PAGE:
While there are a host of things that can be trained and substantially improved, and you have to go out and really try to find them in order to see what the limits are, the fact remains that we have limits. When you reach that limit, how will your training change over the course of your life as a result?

The 21 Convention


As previously mentioned, I’ll be speaking at the 21 convention next Thursday. The topic of my talk is “Great Expectations: Training over a Lifetime.” I’m going to mostly be doing a live version of my “manifesto” regarding training, defining your own goals, being smart, science of achievement, talent, and limits. People don’t like talking about inbuilt limits; hell there has been a slew of books recently about talent being a overrated (even the aptly titled “Talent Is  Overrated“). Especially in our cozy puritanical society, it is comforting to believe that with just a little hard work anybody can be the best at anything. This is in fact false and I’m going to discuss much of this at the conference, not to dishearten people, but to put control in perspective (some of which I discussed in my “Trichotomy of Control” post). Make no mistake hard work is required but no amount of hard work is going to push you passed the ceiling of your talent; some people win with more practice because they’ve realized their potential versus a person who, while having a high potential, has not worked hard enough to realize their potential. You can work 20,000 hours and still lose to someone with a higher talent who has worked just as hard.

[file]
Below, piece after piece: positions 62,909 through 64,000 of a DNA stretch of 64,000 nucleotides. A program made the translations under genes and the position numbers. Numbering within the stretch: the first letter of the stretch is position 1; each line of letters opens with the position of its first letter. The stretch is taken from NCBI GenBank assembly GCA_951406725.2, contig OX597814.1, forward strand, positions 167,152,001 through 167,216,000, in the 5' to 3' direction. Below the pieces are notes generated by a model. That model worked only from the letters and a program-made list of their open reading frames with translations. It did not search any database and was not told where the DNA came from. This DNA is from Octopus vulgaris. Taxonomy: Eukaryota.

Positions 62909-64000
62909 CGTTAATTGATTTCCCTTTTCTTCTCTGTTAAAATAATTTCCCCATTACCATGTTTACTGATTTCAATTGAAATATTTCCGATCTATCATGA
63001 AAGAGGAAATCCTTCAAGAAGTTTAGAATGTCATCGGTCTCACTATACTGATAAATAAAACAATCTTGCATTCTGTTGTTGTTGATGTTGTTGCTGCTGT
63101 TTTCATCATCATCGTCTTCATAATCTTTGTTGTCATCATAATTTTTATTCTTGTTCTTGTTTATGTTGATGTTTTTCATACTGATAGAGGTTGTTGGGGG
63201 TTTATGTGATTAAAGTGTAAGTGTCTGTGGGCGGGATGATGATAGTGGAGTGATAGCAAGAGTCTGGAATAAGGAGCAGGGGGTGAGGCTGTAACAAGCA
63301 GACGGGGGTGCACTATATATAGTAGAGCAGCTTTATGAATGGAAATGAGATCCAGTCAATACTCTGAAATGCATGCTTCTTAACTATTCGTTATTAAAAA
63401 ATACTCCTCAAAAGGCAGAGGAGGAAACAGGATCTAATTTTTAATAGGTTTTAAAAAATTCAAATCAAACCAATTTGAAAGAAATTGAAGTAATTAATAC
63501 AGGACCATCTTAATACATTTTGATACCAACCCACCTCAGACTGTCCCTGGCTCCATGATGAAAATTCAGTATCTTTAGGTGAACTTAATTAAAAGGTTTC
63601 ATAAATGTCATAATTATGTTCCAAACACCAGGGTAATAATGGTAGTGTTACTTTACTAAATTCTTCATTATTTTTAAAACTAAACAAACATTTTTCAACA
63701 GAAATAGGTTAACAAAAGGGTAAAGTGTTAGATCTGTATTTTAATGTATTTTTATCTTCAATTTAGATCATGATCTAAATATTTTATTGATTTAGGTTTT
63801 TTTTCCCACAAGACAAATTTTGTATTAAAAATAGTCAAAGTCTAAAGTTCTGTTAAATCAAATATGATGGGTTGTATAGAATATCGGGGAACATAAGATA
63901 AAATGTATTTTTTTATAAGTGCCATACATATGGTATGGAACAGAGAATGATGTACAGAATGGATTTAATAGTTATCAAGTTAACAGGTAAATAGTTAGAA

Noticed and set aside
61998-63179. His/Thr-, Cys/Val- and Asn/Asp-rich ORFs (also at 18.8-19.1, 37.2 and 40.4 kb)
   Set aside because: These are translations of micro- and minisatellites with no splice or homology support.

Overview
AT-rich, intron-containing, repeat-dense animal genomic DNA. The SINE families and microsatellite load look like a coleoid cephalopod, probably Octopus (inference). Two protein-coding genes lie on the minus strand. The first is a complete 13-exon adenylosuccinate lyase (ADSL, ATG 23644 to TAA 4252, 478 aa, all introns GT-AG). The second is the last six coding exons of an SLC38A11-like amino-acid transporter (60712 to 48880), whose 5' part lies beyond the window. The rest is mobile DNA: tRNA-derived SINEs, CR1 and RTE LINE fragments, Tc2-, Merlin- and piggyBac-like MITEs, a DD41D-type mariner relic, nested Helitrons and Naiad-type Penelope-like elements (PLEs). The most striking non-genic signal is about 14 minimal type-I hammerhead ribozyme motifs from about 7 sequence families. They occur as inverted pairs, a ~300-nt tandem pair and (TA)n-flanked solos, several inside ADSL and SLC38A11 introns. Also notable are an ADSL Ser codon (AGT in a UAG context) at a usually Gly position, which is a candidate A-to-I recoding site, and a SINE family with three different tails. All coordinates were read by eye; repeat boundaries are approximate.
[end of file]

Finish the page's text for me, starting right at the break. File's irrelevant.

The rest of the talk is going to be about clients I have over the course of their training careers, basically finding new challenges that they don’t have control of (age) and some that they do (picking new activities/sports to work toward personal bests in). It’s going to be personal experience meets standing on the shoulders of giants; I cannot wait.